There are numerous benefits to UGC, the primary one being that your brand doesn’t need to create this content (though you will need to sort through entries to choose brand-appropriate content). Additionally, by showcasing users’ content, you can tap into their networks. People will feel happy about appearing on your brand’s platform and share the post or page with their circles.
Marketers should spend some time looking at the kind of content users are generating, as this will help them create a contest strategy that will appeal to their demographic, like Petco did.
Petco collected content from their customers about the little moments they share with their pets to create this video collage:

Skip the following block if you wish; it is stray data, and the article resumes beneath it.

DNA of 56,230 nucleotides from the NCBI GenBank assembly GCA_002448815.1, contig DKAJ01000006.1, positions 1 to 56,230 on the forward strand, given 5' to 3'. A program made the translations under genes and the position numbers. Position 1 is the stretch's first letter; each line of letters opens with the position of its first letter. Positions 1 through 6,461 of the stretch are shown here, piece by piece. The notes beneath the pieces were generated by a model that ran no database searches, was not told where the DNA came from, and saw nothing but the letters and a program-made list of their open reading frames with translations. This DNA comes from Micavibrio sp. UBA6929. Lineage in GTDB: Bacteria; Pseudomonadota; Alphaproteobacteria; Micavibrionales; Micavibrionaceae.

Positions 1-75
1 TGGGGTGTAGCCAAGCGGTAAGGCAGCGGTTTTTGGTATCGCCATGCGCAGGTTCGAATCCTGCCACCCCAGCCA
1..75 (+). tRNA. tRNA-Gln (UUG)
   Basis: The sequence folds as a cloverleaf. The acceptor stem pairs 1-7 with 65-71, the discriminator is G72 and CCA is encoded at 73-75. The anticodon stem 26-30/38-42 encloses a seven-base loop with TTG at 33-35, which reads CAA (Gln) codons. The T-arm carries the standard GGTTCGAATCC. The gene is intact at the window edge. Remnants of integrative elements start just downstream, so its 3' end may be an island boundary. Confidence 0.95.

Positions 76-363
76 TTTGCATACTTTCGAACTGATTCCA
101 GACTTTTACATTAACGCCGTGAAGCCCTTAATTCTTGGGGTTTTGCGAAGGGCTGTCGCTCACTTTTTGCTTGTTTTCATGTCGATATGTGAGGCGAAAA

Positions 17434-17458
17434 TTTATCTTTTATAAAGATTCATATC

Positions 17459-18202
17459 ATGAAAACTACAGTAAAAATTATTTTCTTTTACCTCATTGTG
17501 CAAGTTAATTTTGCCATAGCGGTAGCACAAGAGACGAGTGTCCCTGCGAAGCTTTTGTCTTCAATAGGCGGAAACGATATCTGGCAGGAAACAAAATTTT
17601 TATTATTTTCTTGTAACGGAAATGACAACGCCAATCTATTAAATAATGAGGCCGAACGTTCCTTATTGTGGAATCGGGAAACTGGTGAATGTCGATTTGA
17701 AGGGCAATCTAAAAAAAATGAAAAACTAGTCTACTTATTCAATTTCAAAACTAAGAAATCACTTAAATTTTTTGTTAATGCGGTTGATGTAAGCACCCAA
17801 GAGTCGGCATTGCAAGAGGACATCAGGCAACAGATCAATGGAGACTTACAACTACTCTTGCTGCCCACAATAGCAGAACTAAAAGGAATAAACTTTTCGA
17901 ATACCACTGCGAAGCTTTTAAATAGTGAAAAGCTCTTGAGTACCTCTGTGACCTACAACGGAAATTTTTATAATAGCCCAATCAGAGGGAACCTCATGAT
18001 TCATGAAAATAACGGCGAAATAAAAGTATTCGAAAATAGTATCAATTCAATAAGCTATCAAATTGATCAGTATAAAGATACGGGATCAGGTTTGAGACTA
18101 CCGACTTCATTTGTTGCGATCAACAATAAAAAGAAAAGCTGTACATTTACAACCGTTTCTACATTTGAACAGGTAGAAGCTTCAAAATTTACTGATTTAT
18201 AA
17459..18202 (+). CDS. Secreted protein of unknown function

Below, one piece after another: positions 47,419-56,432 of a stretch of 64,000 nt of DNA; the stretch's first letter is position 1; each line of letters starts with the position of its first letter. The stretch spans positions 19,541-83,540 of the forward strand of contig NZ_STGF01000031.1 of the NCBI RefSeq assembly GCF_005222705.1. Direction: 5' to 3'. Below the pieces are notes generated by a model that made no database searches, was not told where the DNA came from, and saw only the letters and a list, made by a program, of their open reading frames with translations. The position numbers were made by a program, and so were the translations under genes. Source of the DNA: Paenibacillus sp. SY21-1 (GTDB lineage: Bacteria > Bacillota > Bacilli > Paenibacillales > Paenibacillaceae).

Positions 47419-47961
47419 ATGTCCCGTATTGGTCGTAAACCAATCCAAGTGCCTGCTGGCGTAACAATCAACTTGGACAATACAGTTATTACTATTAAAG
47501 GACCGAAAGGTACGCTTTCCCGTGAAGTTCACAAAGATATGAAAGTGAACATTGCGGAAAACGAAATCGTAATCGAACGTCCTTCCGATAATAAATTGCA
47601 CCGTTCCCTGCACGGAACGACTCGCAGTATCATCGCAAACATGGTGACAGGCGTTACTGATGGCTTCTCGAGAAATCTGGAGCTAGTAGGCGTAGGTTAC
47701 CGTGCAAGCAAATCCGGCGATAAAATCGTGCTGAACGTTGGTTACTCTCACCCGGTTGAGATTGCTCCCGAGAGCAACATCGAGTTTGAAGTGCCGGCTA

And there’s another benefit of UGC that is exemplified by Petco’s video: this kind of content acts as testimonials for the company. UGC shows that customers believe in a brand enough to send them their content. This proves to prospective customers that this brand is worth engaging with and purchasing from.
The global situation has made empathetic marketing a top priority for businesses. It isn’t enough to talk about your product or the benefits of buying from your brand anymore. Brands now need to connect with customers on a deeper, more empathetic level. Show your audience that you understand their needs and are ready to adapt to them.
Including empathy in marketing campaigns is more of a mindset than a technique. And to instill that way of thinking in marketing teams, you need to follow these steps:
Each step is vital because the changes we’re seeing now will have long-lasting effects. Taking an empathetic approach can take a bit of time to get used to, but it isn’t impossible.
Have other tips for incorporating empathy in marketing? Let me know in the comments.